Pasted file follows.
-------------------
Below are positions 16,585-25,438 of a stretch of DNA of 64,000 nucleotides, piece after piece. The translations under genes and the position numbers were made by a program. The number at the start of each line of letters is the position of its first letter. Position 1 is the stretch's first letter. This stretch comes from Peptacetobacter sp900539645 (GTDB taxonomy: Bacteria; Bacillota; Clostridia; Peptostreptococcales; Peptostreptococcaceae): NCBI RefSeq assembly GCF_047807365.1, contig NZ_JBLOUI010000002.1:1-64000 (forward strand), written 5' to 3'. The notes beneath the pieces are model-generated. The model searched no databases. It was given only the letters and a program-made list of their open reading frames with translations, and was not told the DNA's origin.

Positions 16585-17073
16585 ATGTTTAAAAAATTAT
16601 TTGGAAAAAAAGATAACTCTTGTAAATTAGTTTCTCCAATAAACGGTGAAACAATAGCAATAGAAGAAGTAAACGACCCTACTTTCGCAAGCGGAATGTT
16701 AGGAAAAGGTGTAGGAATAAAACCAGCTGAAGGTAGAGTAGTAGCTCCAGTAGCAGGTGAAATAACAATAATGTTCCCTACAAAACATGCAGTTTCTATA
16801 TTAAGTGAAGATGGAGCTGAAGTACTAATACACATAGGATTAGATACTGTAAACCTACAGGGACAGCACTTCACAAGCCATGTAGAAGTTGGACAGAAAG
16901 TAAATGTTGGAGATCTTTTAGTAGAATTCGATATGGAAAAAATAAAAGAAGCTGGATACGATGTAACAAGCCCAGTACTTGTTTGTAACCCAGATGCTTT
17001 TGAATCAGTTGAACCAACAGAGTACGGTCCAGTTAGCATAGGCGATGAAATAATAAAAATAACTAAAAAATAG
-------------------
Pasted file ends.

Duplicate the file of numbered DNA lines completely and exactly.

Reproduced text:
Below are positions 16,585-25,438 of a stretch of DNA of 64,000 nucleotides, piece after piece. The translations under genes and the position numbers were made by a program. The number at the start of each line of letters is the position of its first letter. Position 1 is the stretch's first letter. This stretch comes from Peptacetobacter sp900539645 (GTDB taxonomy: Bacteria; Bacillota; Clostridia; Peptostreptococcales; Peptostreptococcaceae): NCBI RefSeq assembly GCF_047807365.1, contig NZ_JBLOUI010000002.1:1-64000 (forward strand), written 5' to 3'. The notes beneath the pieces are model-generated. The model searched no databases. It was given only the letters and a program-made list of their open reading frames with translations, and was not told the DNA's origin.

Positions 16585-17073
16585 ATGTTTAAAAAATTAT
16601 TTGGAAAAAAAGATAACTCTTGTAAATTAGTTTCTCCAATAAACGGTGAAACAATAGCAATAGAAGAAGTAAACGACCCTACTTTCGCAAGCGGAATGTT
16701 AGGAAAAGGTGTAGGAATAAAACCAGCTGAAGGTAGAGTAGTAGCTCCAGTAGCAGGTGAAATAACAATAATGTTCCCTACAAAACATGCAGTTTCTATA
16801 TTAAGTGAAGATGGAGCTGAAGTACTAATACACATAGGATTAGATACTGTAAACCTACAGGGACAGCACTTCACAAGCCATGTAGAAGTTGGACAGAAAG
16901 TAAATGTTGGAGATCTTTTAGTAGAATTCGATATGGAAAAAATAAAAGAAGCTGGATACGATGTAACAAGCCCAGTACTTGTTTGTAACCCAGATGCTTT
17001 TGAATCAGTTGAACCAACAGAGTACGGTCCAGTTAGCATAGGCGATGAAATAATAAAAATAACTAAAAAATAG